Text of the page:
Eczema Herpeticum

Herpes simplex 1 is a virus known to cause cold sores. People with eczema can contract this infection on their skin and develop eczema herpeticum. This condition is often seen in infants and children and can spread by skin-to-skin contact. It causes blisters that are usually around the mouth and the body.

Medications

Biologic drugs, also called biologics, are made from living cells or proteins and can cause swollen lymph nodes. Biologics work to tackle the immune system by blocking specific chemical messengers to stop or reduce continuous inflammation.

Dupilumab (Dupixent) and tralokinumab-ldrm (Adbry) are biologics used to treat eczema. Although it’s less common to experience swollen lymph nodes during treatment, this symptom is a possible side effect of both biologics.

Autoimmune Diseases

An autoimmune disease is when the body’s immune system attacks its own cells, tissues, and organs. Autoimmune diseases that can cause swelling of the lymph nodes include:

  • Rheumatoid arthritis
  • Sarcoidosis
  • Sjögren syndrome
  • Systemic lupus erythematosus

Despite the similarities, eczema is an inflammatory skin disease and is not considered an autoimmune disease. In eczema, the immune system does not attack the body’s own cells or tissues.

According to the National Eczema Association, even if the immune system is overactive in eczema, “they aren’t attacking a specific target in the body, the way, for instance, immune cells destroy the insulin-producing cells of the pancreas in the autoimmune condition type 1 diabetes.” A weak skin barrier, exposure to environmental irritants, and skin infections can make eczema symptoms worse, leading to a continuous cycle of long-term inflammation.

More research is necessary to understand how the immune system works in people with eczema. However, one research study argues that individuals with atopic dermatitis, the most common form of eczema, may be at a higher risk of developing autoimmune diseases, including rheumatoid arthritis and lupus.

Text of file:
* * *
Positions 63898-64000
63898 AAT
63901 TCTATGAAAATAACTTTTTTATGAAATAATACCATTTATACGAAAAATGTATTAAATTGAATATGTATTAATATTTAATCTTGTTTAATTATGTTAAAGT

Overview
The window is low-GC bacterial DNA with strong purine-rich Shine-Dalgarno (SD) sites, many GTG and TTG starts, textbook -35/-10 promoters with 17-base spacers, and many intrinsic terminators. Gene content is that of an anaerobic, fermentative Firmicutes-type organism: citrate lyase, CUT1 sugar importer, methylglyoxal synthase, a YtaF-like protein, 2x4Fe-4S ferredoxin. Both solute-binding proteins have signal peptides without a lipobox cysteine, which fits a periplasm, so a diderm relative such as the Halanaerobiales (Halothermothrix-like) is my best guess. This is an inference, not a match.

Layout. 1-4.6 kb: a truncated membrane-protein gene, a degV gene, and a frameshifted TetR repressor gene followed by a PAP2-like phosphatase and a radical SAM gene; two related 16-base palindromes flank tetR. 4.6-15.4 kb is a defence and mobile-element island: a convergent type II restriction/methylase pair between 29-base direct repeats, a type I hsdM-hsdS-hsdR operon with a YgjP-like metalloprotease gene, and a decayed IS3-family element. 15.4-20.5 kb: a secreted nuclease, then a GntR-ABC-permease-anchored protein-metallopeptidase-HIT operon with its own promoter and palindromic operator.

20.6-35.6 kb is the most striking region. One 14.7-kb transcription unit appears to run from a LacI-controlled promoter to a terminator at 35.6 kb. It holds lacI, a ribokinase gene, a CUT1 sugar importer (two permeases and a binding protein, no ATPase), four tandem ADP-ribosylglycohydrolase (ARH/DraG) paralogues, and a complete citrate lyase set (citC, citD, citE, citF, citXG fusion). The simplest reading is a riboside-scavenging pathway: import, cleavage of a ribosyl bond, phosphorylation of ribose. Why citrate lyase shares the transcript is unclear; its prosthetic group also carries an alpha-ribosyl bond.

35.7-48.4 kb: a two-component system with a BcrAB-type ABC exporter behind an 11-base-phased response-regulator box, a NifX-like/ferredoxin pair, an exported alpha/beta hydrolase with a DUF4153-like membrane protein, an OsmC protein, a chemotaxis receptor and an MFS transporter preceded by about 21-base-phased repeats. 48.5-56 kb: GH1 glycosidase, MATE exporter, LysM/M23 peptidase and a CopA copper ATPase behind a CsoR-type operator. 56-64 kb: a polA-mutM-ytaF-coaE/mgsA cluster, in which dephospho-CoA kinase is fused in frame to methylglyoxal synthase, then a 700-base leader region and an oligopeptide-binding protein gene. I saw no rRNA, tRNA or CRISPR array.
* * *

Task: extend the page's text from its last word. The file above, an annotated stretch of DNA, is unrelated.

What’s the Treatment for Swollen Lymph Nodes?

Treatment will vary depending on what’s causing your lymph nodes to swell. Therapies may include bed rest, applying warm compresses on the affected area, and taking over-the-counter pain relievers to manage common cold symptoms. In moderate to severe cases of eczema, your doctor may prescribe medications to take by mouth or creams to put on your skin.

“Since I have been on Dupixent, my lymph nodes have returned to normal. I never thought I could say that,” shared one MyEczemaTeam member. “I thought I would be in a constant state of agony.”

Autoimmune conditions like rheumatoid arthritis or lupus may require treating the main disease to reduce or control the lymph node swelling.

When Should You See a Doctor About Your Lymph Nodes?

Note any additional symptoms you experience if your lymph nodes are swollen, such as:

  • Drainage (oozing pus) from the skin over the lymph nodes
  • Fatigue
  • Discolored skin over the lymph nodes
  • Lymph nodes that feel fixed, hard, and painful
  • Persistent fevers
  • Night sweats
  • Rapid swelling of lymph nodes
  • Weight loss

Although eczema is not yet known to cause swollen lymph nodes directly, the two may be related. Swollen lymph nodes may occur due to secondary infections or other complications from severe eczema. However, it’s essential to consult with a health care professional to figure out why your swollen lymph nodes are swollen and receive appropriate treatment.

Talk With Others Who Understand

MyEczemaTeam is the social network for people with eczema and their loved ones. On MyEczemaTeam, more than 49,000 members come together to ask questions, give advice, and share their stories with others who understand life with eczema.

Are you living with eczema? Have you dealt with swollen lymph nodes? Share your experience in the comments below, or start a conversation by posting on your Activities page.

    Posted on September 20, 2023
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    Raj Chovatiya, MD, PhD, MSCI is an assistant professor of dermatology at Northwestern University Feinberg School of Medicine in Chicago, Illinois. Learn more about him here.
    Gina Pardino, BSN, RN earned a Bachelor of Science in nursing from Aurora University in 2018 and has clinical experience working in acute rehabilitation and dermatology. Learn more about her here.